A version of this article was published to Gold Derby on July 11th as “Are We Underestimating Game of Thrones at Emmys?

The first season of Game of Thrones mustered up an impressive thirteen nominations.  In the history of the Emmys, only the 1997–1998 season of The X Files has racked up more nominations for a science fiction or fantasy series in a single year, with sixteen.  Game of Thrones scored the trifecta of series, writing and directing nominations for those 2011 Emmys, a feat that was not even achieved by eventual Outstanding Drama Series winner Mad Men that year.  The HBO epic went on to win two Emmys.

The next year, Game of Thrones received twelve nominations, losing those writing and directing nominations, but gaining an art direction nomination for creating the fictional world of Westeros after being shockingly snubbed the year before in favour of Modern Family.  Despite the reduction in nominations, Game of Thrones tied to lead all programs among wins, with six.

Now, Game of Thrones is coming off of what many consider its strongest season to date, with a 90 score on Metacritic to boast, up from 79 for its very first episodes and 88 for the early second season.  The show also posted its highest Nielsen ratings and had its strongest showing at the Critics’ Choice Awards with four nominations and a win for Best Drama Series.  It could be poised for its best showing yet at the Emmys when nominations are announced next week.

If Game of Thrones can increase its nominations, it stands a strong chance at an upset win for best drama.  Most important is a return to either the writing or directing category because no drama in the 2000s has won the top prize without a nomination for at least one.  The Game of Thrones writers submitted a single episode for best writing in 2011, which focused support and resulted in a nomination.  Perhaps overconfident, they submitted four episodes last year and were snubbed.  This year, they have returned to the formula that paid off by submitting only the annual buzzed-about penultimate episode.  Considering that the so-called Red Wedding episode “broke the Internet” as Gold Derby editor Chris Beachum so shrewdly put it, it is a safe bet to get in and might also compete in directing.

Peter Dinklage is the only cast member to be recognized for his Game of Thrones role by the Emmys, so a good barometer of success might be whether any others can score nominations.  Nikolaj Coster-Waldau and Emilia Clarke received nominations at the recent Critics’ Choice Awards; Lena Headey and Kit Harrington have been nominated by the both the genre-based Saturn Awards and the international Monte-Carlo TV Festival.  Michelle Fairley is another viable contender for her role at the climactic Red Wedding.  Gold Derby odds rank Dinklage third and Coster-Waldau eighth for supporting actor, while Clarke is tenth, Fairley eleventh and Headey thirteenth for supporting actress.  Diana Rigg is placed fifth for guest actress.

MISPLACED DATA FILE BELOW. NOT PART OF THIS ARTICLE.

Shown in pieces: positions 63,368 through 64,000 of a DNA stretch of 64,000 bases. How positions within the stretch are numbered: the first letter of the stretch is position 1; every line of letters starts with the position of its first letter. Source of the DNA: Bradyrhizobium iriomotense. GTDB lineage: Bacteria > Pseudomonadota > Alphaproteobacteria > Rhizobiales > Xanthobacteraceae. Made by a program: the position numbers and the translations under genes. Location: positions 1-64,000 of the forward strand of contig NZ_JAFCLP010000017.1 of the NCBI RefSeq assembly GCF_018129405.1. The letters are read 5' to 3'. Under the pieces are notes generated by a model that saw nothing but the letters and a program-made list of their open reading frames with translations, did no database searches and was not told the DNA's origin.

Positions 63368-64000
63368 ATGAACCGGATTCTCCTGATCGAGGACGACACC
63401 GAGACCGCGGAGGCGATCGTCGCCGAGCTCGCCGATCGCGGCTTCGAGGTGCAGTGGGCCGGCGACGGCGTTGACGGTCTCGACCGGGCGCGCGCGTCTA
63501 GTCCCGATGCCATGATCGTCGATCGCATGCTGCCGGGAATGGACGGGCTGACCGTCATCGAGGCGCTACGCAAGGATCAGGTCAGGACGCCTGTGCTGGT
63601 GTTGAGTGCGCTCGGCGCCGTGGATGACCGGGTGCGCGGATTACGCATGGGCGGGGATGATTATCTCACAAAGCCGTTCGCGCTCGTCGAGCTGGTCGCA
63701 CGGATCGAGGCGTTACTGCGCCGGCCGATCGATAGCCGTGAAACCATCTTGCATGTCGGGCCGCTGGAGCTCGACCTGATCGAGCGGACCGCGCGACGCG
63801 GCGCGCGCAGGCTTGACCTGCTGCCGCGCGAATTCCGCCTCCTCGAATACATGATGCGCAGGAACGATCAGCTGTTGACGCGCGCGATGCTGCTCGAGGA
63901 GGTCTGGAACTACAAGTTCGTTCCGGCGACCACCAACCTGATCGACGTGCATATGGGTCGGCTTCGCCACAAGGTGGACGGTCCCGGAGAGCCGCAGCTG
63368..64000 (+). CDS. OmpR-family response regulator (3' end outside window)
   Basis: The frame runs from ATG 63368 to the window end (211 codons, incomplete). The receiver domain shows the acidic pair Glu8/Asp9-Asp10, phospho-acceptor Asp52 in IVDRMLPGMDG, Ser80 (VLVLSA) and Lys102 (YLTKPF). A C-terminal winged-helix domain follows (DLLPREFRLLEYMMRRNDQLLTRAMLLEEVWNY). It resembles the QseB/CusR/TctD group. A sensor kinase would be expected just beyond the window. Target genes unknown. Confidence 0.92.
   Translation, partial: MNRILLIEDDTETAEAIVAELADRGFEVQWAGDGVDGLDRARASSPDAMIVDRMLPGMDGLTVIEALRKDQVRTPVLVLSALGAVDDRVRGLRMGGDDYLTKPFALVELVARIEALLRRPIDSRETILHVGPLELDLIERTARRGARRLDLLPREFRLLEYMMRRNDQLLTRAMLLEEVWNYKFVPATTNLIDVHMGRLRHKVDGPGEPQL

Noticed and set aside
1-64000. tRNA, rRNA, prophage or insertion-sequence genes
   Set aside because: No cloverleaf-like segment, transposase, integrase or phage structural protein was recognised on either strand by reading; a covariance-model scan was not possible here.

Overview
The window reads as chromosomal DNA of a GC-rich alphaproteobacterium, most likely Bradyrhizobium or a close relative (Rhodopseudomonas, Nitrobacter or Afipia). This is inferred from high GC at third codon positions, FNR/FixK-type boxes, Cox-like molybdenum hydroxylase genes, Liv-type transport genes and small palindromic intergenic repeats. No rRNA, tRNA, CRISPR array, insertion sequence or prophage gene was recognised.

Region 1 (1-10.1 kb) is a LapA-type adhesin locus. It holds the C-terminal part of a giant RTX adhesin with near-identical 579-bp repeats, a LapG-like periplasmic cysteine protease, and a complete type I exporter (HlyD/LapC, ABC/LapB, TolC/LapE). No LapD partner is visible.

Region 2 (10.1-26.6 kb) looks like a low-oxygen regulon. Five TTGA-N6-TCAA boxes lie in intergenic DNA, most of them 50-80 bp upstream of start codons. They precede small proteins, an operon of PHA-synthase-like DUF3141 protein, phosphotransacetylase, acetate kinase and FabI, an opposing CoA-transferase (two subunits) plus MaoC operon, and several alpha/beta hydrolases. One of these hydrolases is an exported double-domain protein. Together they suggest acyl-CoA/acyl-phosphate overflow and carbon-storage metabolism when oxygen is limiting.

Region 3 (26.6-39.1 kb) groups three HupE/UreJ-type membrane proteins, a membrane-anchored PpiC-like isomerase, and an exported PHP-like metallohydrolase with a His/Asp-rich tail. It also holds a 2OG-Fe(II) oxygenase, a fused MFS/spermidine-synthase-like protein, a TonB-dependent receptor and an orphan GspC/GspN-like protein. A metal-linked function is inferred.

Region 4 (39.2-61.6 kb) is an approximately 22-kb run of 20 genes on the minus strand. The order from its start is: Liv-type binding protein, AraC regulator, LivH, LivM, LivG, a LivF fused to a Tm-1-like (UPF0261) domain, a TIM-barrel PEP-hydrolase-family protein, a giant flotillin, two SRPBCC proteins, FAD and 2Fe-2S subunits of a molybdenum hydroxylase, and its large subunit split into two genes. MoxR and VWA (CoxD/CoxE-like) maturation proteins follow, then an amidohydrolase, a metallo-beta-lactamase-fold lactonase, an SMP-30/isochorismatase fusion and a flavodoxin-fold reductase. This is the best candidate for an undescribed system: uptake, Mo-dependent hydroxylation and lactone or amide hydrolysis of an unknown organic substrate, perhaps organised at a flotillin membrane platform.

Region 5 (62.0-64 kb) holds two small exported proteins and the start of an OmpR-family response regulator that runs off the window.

Game of Thrones was dropped from the stunt coordination category last year, but it still went on to win a second consecutive stunt ensemble award from the Screen Actors Guild.  Assuming that its snub was a fluke, this is another category that will help its total nomination number.

Finally, there remains cinematography, editing and music composition that the show has surprisingly not registered in, despite acclaim.  Nominations there could help Game of Thrones become the 2013 series nomination leader, as incumbent leader Mad Men is expected to fall after a disappointing season.  However, total nominations are not necessarily predictive; Homeland actually had the least nominations of all six best drama nominees last year.

‘Downton Abbey’ the Continual Emmy Underdog

A version of this article was published to Gold Derby on July 11th as “Is Downton Abbey in Trouble at Emmys?

Downton Abbey inexplicably competed in the miniseries categories for 2011 and won many high-profile Emmys, upsetting HBO’s Kate Winslet vehicle Mildred Pierce, which had led all programs in nominations.  The British period piece then moved to the drama series categories last year and surprised everyone by exceeding its previous nomination haul, despite the steeper competition.  The show went from two acting nominations to six; only two people out of the over 1400 who used Gold Derby’s predictions center forecasted the first-time nominations for supporting performers Joanne Froggatt, Brendan Coyle and Jim Carter.

Gold Derby is again predicting conservatively this year when it comes to Downton Abbey.  The second season reaped seven nominations in the seven drama categories that Gold Derby publishes odds for; Gold Derby odds are in favour of just four nominations for the third season.  This school of thought has emerged that the Julian Fellowes drama will underplay at the Emmys this year may be more bias-driven than logic-based.

The first season of Downton Abbey was a critical gem, scoring 92 on review aggregate Metacritic.  Its second and third seasons tumbled to 84 then 83, still qualifying as a quality production, but not truly befitting of the “Masterpiece” title that American broadcaster PBS has subtitled it and putting it a bit out of its league competing with Breaking Bad, which scored 99 for its most recent season.  One might think that this argument crumbles because the series’ faltering should have already been accounted for last year, but the Emmys are notorious for not always having their finger on the pulse and also for having a soft spot for flavours of the moment.

Glee was a pop culture sensation in its early years; however, from a critical perspective, the show was defined as a “hot mess” with as much disarray as potential.  The first season overachieved with nineteen nominations and was seen as a threat to win Outstanding Comedy Series.  The next season dropped just two points on Metacritic and made up for it with a similarly dubious uptick in Nielsen ratings.  Despite the relative consistency, the second season fared much worse at the Emmys, losing major nominations for writing, directing, lead actor and lead actress.  The Emmy trajectory for Downton Abbey could prove to be similar if it follows up its overachieving year that ultimately did not take home the top prize with a year in which its nominations are dramatically reduced and the cynics rejoice.